Regarding Cheryl Benard's Jan. 4 opinion piece "French tussle over Muslim head scarf is positive push for women's rights": I wear hijab, or head scarf, as a sign of modesty. I cover my hair to keep my beauty only for my husband. It prevents unwanted attention from other men and it also keeps me from thinking vain thoughts of comparing my appearance to that of other women.
It's also a bold statement that I am a Muslim woman.
Contrary to the quote by Gammal Banna in the article by Ms. Benard, the Koran does, in many places, specifically state that women need to cover their hair.
Sometimes I think about comparing our practice of covering the body to some other practices in Christianity. For instance, when Catholics go to church and pray to the statue of Mary, the mother of Jesus. what is Mary wearing? It's not a toga with arms showing, nor a fancy hairstyle, or jewelry or other adornments. All examples I have seen show her modestly dressed, completely covered, and with a cloth draped over her hair.
The question of French girls wearing scarves to school is not the same as the question of the status of women and dress in Saudi Arabia and Afghanistan. I can only imagine how awful those Muslim young women must feel to have their government force them not to wear something they have freely chosen to wear.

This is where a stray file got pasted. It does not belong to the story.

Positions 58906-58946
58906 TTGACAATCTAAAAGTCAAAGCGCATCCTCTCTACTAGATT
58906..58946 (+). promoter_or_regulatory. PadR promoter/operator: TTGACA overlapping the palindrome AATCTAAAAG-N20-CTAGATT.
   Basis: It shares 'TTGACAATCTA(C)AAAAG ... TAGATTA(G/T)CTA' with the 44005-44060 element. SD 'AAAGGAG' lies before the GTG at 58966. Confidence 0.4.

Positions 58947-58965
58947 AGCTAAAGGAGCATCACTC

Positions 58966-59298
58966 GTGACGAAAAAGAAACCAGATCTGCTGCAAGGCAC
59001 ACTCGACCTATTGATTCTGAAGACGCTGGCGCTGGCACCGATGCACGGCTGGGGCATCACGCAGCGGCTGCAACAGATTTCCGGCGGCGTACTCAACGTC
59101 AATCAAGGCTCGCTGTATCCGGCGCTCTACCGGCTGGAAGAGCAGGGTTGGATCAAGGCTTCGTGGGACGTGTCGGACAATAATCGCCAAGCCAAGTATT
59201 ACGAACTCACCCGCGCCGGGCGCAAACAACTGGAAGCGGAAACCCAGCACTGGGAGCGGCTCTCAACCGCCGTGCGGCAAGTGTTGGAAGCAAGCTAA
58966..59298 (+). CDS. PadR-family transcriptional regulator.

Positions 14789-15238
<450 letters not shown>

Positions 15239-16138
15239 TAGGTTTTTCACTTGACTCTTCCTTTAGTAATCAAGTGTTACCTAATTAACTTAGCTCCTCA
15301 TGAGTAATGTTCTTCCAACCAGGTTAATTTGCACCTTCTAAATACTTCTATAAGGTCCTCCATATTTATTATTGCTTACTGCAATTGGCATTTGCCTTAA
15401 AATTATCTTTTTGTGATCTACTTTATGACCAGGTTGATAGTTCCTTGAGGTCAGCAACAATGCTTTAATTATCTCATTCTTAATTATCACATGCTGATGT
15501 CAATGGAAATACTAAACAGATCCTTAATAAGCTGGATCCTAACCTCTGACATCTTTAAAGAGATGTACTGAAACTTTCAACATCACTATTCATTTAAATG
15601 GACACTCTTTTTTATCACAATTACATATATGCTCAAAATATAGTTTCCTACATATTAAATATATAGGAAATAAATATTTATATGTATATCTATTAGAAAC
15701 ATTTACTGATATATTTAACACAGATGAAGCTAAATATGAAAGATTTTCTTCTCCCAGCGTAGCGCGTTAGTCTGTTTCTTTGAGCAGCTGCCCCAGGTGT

Fort Worth, Tx.
Regarding the Jan. 6 article "Why more senior citizens are carrying guns": I'm among the over-50 pistol-packers you mention in your article. As was reported, the police cannot be everywhere, while an armed citizenry can. Even the Supreme Court ruled that the police are not responsible for personal protection, but for capturing and incarcerating the criminals afterward.
In citing fear as the reason older Americans are arming themselves, you left out my motivations. I have a strong sense of justice and honor, and I intensely dislike bullies and crooks. I would never want to witness a violent crime and spend the rest of my life saying, "If I'd only had a gun."
Regarding your Jan. 7 article "The journey from box to house": I was happy to see people in the United States are still interested in exploring new ideas in design and reuse. Actually, the container has been used in Japan for more than 10 years. The most common use to date has been karaoke boxes, as they are called here. Some architects have also made attempts to adapt them for residential architecture.
I believe the reasons this approach has not gained more acceptance here in Japan relate to aesthetics and economics. It takes a lot of work and money to make a steel box comfortable and aesthetically pleasing, probably more than a box made of wood studs and plywood. That said, the idea is still exciting and appealing. I hope someone finds an elegant solution in the near future.
L.S. Peter Phillips
In May 2000, I reported in Architectural Record that Israeli architect Shalom Kelner had developed this idea of using containers to house some of the victims of a devastating August 1999 earthquake in northwestern Turkey. Each unit consisted of two shipping containers joined side by side and cost $15,000.
The 312 family units were set up within two months of the quake, just before the harsh winter set in. To the best of my knowledge, these units, in what came to be called "The Israel Village," are still in use.
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